A key part of every company’s policy that potential employees look out for would be their holiday and its pay. It is crucial for companies to get all these intricacies sorted out to ensure that compliance is met so that talent can be retained.
- Bundesurlaubsgesetz: Federal Holiday with Pay Act
- Arbeitstag: a business day, which means any day except weekends, federal holidays, and days on which banking institutions are authorised or required by law to close
- Werktag: a day when work is permitted by law without special restrictions, most often Monday – Saturday, for those working these 6 days per week
- Feierabend: time off not spent working, such as in the evening or before a holiday
- Brückentag: a holiday that happens in between 2 working days
- Sonderurlaub: when you have a holiday for special conditions such as a marriage ceremony or the birth of a child
- Urlaubsgeld: holiday pay
You might not be getting Oktoberfest off, but you will certainly get Christmas, New Year’s Eve, and the Easter Holidays off. There is a maximum of 13 holidays scheduled for any one German state so you can expect at least 4 full weeks of paid holiday each year. When it comes to Germany as a whole, the word Bundesurlaubsgesetz is key, because it refers to the legal obligation to provide pay for federal holidays to employees.
Furthermore, it’s important to mention that there are two types of days off you may come across in Germany: a Werktag and an Arbeitstag: A Wertag is a day when work is permitted by law without special restrictions, most often Monday – Saturday, for those working these 6 days per week. For example, if you work at the mall, you most likely are working 6 days a week. The word Arbeitstag refers to a working day or shift for those working 5 days a week. For instance, when someone is a teacher, or works as a lawyer or banker (to name a few).
It’s important to note that some businesses are open on public holidays, which means that people are working. But they are often entitled to at least 50% additional holiday pay for working at that time.
Yes employees do receive payment on public holidays, however, there are variations per state about what is considered a public holiday. Employees automatically receive payment on holidays that are considered “legal holidays” but each state regulates public holidays differently. Also, if a holiday falls on a weekend, workers do not get compensation for that day. Time off not spent working (Feierabend), such as in the evening or before a holiday do not count as holiday time off.
Aside from public holidays, employees in Germany are also entitled to a minimum of 24 paid holidays taken on Werktage of their choice throughout the year. However, it’s common practice that companies offer 30 days as a standard for all employees. Some companies have specific policies for how often and when these can be taken, so be sure to check this in your contract.
Quick tip: If they offer less than 30 days of holiday during your contract negotiations, be sure that they’re somehow compensated with another benefit (language classes, company vehicle, meal vouchers, etc), otherwise that is not so great of an employer to work for.
The amount of holidays that part-time employees receive is proportional to the amount of hours they work. So for example, if you work 50% less hours than your full-time counterpart, you will then be given 50% of the total holiday leave.
There are also other special circumstances such as Sonderurlaub, which refers to a special holiday for or something like a marriage ceremony or the birth of a child. This situation would be a reason your employee would permit increased paid time off.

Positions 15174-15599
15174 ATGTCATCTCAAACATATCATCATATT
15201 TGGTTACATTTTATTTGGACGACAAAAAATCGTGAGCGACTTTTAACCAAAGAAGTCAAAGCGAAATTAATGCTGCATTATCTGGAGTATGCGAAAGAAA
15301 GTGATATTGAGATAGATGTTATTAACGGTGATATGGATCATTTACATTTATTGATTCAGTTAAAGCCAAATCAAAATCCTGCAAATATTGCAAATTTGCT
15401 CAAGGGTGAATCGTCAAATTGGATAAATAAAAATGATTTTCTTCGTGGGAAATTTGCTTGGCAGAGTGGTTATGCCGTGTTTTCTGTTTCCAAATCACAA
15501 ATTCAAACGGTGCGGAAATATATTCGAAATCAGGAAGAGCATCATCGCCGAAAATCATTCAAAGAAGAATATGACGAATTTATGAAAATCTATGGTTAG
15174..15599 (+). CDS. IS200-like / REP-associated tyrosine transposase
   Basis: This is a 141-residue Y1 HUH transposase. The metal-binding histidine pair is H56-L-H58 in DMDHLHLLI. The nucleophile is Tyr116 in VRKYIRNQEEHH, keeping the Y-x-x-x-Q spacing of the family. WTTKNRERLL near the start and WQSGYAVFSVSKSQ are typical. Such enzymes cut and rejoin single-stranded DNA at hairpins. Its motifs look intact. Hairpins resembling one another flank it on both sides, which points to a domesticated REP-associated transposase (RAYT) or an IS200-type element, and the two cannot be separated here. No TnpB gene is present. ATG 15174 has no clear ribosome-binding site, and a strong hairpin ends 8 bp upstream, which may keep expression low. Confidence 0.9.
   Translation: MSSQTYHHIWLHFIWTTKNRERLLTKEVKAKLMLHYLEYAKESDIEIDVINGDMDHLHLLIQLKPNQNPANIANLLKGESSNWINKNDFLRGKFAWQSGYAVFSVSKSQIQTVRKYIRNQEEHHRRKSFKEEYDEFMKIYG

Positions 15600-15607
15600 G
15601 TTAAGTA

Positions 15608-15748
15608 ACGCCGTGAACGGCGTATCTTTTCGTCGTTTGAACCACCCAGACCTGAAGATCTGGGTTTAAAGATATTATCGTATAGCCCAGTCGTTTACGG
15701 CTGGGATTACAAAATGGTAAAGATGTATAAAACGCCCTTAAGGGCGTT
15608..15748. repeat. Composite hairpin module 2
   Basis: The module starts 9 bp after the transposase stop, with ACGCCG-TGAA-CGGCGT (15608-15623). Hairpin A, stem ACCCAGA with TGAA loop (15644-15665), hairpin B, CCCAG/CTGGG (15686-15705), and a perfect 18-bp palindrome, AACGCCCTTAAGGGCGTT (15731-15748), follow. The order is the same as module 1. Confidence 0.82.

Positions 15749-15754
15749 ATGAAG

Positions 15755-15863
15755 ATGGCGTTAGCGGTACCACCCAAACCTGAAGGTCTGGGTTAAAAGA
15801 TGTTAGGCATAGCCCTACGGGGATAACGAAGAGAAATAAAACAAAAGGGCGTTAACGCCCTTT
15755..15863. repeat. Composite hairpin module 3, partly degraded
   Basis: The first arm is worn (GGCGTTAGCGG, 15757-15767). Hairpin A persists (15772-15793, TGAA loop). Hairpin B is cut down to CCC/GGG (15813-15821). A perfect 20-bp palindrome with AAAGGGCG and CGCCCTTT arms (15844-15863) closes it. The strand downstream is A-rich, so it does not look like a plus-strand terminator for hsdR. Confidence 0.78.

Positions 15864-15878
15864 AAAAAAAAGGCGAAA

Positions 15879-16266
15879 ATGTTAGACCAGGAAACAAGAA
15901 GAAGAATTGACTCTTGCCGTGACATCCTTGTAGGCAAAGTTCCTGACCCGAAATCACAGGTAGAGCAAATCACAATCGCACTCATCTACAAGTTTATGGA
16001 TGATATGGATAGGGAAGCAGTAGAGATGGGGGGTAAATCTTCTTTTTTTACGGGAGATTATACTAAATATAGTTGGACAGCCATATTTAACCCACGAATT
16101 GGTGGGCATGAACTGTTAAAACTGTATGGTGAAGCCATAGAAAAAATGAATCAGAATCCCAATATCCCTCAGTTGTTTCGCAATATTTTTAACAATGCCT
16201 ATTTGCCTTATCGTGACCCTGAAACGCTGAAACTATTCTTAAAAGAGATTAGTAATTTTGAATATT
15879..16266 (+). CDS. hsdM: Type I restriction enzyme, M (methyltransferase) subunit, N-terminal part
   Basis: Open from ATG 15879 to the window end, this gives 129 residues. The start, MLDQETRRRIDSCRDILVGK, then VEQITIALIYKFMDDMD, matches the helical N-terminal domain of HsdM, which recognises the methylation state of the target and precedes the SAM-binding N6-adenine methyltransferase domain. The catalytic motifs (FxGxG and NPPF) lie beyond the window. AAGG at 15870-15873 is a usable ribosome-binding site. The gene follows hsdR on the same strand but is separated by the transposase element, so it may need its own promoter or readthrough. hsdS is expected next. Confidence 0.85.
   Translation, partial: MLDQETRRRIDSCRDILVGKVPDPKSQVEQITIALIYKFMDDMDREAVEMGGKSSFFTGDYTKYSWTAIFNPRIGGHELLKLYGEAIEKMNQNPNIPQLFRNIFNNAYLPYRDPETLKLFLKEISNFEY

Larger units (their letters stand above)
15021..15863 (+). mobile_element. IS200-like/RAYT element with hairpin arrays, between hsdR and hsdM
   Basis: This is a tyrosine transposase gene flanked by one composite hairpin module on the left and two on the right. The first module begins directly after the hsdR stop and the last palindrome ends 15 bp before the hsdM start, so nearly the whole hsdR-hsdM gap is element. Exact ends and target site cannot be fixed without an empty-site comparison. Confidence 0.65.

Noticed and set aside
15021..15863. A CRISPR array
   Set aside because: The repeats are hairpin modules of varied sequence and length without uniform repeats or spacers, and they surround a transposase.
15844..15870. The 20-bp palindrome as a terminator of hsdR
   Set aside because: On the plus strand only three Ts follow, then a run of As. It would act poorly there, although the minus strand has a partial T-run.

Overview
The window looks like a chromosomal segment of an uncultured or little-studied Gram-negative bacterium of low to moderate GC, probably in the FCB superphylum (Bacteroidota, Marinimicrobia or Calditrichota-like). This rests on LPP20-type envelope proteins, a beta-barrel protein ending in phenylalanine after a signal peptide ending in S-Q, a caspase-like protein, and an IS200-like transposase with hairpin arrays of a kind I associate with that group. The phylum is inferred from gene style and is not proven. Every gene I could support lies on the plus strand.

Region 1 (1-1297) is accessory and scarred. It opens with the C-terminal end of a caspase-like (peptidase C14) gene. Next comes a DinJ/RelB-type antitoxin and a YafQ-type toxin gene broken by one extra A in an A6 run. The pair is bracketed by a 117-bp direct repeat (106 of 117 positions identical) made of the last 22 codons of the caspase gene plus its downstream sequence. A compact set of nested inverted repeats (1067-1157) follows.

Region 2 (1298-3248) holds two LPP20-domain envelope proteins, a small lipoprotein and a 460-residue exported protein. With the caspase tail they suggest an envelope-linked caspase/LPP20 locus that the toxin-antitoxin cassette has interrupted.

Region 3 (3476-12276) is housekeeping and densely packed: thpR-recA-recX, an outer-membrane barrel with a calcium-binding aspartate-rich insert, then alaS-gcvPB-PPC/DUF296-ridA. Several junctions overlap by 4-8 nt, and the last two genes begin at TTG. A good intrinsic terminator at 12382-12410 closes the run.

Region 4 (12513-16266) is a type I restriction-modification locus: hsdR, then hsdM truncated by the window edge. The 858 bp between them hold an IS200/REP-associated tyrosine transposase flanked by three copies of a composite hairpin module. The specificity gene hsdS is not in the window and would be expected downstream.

How to put in a request for holidays
In order to put in your request for holidays, all you need is the paperwork specific for holiday leave. You should ask your human resource department for the appropriate papers that need to be filled out or sometimes your company may have a software in place that automates this process.
However, if you ever decide to go sip some piña coladas on the beach without your employer’s permission, that might cost you. Make sure to plan ahead and get permission as far in advance as possible.
Can you exchange paid holidays for additional income?
Yes, you can exchange paid holidays for income but generally, it’s not a good idea because taxes are so high when you do this. And, trust me, you don’t want to get stuck in this pickle.
It’s better to just take the holiday later on in that year, extend a different holiday, or you could also just let your holidays roll on over into the next year!
Do holidays roll over to the next year?
Yes, unused holidays will automatically roll over onto the next business year if you haven’t used them by 31 March, but how this works depends on the company. This is an area again to double check in your contract for clarification.
With everything going on in the world right now, this section is important to talk about. If you or someone you know has been sick for an extended period of time, your holidays still await you! Just like I mentioned earlier, these days can be used until 31 March of next year. Furthermore, if you get sick on your holiday, you can also change your holiday into sick leave with a doctor’s note. Either way, you always get your holiday!
Normally if you take on a new position for the same company (like if you got a promotion) you won’t get more paid holiday (unless that’s a benefit that comes with the promotion). Your human resources department keeps track of employee hours carefully and will verify the amount of holiday time you have remaining, especially if you transfer during the same calendar year.
If you transition to your new job with unused holidays from your previous employer, then that is paid as an addition to your salary, so you start off fresh with your new employer. If there is time in between your previous and new positions, you are technically unemployed and not on paid holiday.